State health officials say fewer emissions from cars and industrial buildings cut down on air pollution this year. The annual ozone season officially ends today. There were 26 days in which ozone exceeded healthy levels. That's well below the 10-year average of 41 days. Division of Air Quality spokesman Tom Mather says recent numbers are lower despite back-to-back hot and dry summers.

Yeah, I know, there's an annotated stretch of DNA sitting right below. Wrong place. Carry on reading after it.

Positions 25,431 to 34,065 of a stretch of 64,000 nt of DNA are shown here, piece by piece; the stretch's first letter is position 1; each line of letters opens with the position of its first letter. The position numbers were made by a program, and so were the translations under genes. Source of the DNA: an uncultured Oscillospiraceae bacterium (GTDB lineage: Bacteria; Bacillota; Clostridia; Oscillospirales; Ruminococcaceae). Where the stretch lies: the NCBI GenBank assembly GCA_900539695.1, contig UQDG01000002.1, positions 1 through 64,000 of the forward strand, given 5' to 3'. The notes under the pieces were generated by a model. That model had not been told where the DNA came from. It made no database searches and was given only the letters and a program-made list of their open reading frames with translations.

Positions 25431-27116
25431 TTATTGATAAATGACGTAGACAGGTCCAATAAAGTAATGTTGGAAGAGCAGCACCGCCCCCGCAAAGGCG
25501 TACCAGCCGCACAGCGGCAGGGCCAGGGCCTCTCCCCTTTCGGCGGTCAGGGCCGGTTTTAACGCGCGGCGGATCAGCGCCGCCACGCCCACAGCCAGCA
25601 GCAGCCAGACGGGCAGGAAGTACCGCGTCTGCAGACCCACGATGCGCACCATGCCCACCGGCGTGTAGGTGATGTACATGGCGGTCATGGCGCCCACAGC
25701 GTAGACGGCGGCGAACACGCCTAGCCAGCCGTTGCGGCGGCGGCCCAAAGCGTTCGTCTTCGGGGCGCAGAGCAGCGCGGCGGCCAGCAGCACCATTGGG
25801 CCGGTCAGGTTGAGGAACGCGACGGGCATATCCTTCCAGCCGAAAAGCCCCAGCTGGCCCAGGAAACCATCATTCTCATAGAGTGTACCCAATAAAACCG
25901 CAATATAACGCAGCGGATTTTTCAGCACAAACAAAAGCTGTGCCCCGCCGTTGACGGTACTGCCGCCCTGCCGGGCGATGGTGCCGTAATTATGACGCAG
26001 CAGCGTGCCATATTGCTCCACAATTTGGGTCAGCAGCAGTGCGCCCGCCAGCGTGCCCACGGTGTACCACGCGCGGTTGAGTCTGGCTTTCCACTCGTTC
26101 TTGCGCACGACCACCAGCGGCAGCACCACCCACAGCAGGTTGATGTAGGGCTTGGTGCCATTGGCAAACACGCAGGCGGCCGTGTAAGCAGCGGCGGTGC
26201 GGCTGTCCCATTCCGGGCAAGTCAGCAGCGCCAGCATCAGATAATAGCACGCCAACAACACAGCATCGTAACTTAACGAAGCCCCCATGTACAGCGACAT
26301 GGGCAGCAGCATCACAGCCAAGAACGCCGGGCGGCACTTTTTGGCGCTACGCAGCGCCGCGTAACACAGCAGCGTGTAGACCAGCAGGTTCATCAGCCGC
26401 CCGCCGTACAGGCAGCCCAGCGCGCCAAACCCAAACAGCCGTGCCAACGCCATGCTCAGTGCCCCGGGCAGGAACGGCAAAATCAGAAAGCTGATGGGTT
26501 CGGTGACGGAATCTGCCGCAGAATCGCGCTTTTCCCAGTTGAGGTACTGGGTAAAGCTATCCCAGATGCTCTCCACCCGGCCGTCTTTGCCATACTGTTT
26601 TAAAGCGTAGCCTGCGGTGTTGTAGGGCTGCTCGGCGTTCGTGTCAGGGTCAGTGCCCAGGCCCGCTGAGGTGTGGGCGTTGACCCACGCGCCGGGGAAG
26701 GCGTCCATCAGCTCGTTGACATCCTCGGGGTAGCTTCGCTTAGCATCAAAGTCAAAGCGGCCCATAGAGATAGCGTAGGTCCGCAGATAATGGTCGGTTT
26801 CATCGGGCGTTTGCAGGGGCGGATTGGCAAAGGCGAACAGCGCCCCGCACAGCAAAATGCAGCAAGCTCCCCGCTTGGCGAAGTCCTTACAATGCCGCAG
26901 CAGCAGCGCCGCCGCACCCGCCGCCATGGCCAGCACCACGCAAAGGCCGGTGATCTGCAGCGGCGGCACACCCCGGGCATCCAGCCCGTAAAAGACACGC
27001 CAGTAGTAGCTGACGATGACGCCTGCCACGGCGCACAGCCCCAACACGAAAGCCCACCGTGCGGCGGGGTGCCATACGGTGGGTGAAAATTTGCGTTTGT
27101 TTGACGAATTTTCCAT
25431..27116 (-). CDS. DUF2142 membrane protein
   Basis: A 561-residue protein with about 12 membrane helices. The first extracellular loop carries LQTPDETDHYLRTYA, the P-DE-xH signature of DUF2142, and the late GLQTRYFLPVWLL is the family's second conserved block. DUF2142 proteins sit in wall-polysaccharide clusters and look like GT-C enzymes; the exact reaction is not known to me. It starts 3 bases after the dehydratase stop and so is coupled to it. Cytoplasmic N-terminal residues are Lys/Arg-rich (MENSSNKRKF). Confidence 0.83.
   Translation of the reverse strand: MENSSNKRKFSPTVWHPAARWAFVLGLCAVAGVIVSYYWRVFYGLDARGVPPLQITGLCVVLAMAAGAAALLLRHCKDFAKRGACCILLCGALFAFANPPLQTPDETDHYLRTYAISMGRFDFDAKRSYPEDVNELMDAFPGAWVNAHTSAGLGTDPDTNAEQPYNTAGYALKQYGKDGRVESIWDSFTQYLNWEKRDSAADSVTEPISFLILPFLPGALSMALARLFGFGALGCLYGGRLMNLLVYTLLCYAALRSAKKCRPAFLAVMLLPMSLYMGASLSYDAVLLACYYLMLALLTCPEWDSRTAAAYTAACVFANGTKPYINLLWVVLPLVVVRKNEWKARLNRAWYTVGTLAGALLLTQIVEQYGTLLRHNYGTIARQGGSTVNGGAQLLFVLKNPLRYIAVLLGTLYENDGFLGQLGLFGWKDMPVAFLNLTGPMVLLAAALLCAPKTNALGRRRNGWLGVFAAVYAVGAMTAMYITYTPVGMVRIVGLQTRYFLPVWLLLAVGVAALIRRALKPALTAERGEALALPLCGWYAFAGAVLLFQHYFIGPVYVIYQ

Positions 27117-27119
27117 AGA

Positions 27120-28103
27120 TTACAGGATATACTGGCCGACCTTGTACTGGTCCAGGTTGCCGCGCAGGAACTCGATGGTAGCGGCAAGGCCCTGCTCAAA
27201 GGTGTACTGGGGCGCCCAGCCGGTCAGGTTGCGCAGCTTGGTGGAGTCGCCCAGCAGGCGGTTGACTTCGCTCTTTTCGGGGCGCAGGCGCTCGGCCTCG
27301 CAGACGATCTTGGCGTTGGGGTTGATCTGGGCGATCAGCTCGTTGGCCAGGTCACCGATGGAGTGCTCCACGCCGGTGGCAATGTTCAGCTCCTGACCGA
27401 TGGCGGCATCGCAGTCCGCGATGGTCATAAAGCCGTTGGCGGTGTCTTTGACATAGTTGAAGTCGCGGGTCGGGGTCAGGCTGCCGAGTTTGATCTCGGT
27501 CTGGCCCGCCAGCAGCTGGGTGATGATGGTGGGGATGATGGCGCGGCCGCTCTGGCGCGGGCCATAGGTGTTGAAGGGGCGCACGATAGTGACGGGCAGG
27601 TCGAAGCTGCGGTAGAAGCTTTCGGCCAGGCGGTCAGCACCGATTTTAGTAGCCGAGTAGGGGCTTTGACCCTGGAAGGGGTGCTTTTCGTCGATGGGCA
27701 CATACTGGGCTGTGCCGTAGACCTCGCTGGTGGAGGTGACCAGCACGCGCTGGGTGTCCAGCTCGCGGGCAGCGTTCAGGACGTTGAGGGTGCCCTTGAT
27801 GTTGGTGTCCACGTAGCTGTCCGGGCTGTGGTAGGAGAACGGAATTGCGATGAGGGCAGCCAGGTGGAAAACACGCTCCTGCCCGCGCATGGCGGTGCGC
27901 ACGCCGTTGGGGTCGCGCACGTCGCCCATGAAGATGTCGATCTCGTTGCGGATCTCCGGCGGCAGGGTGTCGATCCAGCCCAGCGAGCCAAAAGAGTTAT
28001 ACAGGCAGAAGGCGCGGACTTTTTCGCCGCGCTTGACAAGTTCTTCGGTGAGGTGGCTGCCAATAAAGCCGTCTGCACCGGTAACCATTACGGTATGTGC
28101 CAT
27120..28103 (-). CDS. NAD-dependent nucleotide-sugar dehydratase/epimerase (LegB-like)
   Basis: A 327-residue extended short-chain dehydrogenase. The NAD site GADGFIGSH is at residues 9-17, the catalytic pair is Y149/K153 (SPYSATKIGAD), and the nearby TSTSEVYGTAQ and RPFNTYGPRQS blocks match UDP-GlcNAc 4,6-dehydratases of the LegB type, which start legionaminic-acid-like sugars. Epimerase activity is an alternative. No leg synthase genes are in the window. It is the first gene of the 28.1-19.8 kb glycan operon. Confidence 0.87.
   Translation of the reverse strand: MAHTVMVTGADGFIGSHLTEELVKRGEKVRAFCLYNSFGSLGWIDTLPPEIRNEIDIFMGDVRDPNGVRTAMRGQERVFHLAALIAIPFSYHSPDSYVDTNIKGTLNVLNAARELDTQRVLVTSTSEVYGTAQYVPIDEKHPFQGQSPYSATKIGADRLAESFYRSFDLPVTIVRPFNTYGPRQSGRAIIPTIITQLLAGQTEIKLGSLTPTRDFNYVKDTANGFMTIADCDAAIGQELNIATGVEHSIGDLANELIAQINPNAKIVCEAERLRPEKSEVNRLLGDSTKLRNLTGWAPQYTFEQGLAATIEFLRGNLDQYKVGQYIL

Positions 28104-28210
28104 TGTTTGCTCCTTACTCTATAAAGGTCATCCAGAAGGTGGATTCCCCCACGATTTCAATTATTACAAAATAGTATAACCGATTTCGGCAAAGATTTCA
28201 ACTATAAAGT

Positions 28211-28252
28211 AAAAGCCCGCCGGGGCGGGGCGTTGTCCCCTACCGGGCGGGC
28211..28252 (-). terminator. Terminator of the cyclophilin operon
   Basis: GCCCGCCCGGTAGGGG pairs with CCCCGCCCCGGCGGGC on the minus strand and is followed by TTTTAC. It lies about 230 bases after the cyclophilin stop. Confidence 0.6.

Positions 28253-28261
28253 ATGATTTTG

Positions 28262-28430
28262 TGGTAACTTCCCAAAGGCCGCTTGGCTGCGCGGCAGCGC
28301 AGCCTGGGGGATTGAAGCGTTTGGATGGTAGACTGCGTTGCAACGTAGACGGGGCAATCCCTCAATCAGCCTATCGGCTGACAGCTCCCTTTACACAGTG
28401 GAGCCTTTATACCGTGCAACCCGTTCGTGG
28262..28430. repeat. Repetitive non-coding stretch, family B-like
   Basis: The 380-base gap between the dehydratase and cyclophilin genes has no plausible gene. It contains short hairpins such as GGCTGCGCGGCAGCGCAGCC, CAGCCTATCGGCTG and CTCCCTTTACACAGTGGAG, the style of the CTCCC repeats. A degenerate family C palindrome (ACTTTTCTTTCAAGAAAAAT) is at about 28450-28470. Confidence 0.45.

Tom Mather: "Coal fired power plants in the state have had to reduce their emissions by about three-fourths. It was phased in over a number of years and the power companies are getting pretty close to finishing all that work. And so the amount of pollution in the air is just a lot lower."
Mather says new cars also continue to get more efficient and produce cleaner exhaust. The state requires emissions tests on about 80 percent of registered cars in North Carolina.